The school uses our vulnerability registers, peer and parent conversations, pupil surveys and resources to assess and track wellbeing as appropriate. It is ensured that staff, pupils and parents are signposted to what support is available within our school and how to access further support. Identifying needs and Warning Signs: Vulnerability registers will be completed between the Senior Mental Health Lead and class teachers at the start of the school year and then updated termly. These trackers identify the children’s overall level of vulnerability by assessing them against a range of possible difficulties which may mean that the child requires additional support to help them manage and thrive.

These possible indicators include:

  • Any initial safeguarding concerns
  • Looked after child
  • Early Help Involvement
  • Child in Need
  • Child Protection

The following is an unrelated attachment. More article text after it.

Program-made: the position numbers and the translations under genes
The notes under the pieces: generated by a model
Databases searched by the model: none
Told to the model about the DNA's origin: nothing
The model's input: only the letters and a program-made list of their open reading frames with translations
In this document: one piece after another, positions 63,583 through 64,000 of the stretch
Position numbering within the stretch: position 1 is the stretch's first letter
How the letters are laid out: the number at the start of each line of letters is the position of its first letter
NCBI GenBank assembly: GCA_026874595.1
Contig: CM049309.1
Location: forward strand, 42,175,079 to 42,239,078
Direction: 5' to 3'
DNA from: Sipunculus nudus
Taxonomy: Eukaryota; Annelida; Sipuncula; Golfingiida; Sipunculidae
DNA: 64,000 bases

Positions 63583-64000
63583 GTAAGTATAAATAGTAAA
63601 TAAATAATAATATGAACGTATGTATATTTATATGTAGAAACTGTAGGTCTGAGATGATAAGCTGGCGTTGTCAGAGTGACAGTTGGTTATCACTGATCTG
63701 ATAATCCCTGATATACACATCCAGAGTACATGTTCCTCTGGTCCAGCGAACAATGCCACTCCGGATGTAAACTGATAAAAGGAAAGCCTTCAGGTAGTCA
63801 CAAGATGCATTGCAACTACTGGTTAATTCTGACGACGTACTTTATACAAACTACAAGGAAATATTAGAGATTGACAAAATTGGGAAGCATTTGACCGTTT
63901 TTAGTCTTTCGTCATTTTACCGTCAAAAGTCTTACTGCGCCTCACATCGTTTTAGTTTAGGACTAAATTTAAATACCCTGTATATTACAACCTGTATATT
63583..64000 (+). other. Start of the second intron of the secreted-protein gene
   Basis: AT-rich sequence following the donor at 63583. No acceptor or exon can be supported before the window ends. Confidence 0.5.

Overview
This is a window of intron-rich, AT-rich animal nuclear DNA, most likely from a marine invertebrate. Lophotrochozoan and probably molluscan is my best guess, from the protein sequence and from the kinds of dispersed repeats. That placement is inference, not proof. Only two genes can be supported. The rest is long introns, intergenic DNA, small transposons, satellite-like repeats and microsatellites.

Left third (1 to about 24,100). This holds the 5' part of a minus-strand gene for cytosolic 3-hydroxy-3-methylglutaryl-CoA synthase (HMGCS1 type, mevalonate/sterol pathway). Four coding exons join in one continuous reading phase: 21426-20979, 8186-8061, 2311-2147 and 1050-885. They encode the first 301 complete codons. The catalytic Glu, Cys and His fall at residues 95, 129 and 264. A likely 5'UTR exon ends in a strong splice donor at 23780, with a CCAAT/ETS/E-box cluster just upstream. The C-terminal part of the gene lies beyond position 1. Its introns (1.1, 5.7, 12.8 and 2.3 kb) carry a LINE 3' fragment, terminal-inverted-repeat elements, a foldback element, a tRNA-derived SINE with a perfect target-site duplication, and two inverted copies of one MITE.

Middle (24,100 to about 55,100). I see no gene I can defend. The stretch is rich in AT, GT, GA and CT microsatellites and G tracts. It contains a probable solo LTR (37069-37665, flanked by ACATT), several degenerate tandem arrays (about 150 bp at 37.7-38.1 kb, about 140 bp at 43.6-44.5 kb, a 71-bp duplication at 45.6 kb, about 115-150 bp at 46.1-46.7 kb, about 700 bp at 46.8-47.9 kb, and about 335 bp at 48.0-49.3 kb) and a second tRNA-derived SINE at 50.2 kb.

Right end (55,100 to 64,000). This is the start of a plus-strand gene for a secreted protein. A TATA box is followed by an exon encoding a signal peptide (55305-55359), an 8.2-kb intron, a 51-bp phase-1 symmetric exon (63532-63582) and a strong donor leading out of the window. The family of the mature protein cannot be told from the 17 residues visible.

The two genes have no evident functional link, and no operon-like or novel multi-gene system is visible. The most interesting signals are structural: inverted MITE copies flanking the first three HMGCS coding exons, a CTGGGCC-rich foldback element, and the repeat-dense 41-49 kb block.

• Attendance
  • Previous services involvement
  • Domestic Violence
  • Self-harm/ suicide
  • Alcohol/ substance misuse
  • Moves of school
  • Negative behaviour patterns
  • Social & relationship difficulties
  • Health and medical issues
  • Ethnicity/ first language
  • SEND needs
  • Mental Health concerns
  • Family and parental issues
  • Engagement with family
  • Exclusions
  • Anti – social behaviour

School staff may also become aware of warning signs which indicate a student is experiencing mental health or emotional wellbeing issues. These warning signs should always be taken seriously and staff observing any of these warning signs should communicate their concerns with the designated child protection and safeguarding officers or the emotional wellbeing lead as appropriate. Possible warning signs include:

  • Changes in eating / sleeping habits.
  • Becoming socially withdrawn.
  • Changes in activity and mood.
  • Talking or joking about self-harm or suicide.
  • Expressing feelings of failure, uselessness or loss of hope.
  • Repeated physical pain or nausea with no evident cause.
  • An increase in lateness or absenteeism.
  • Changes in behaviour.
  • Friendship issues.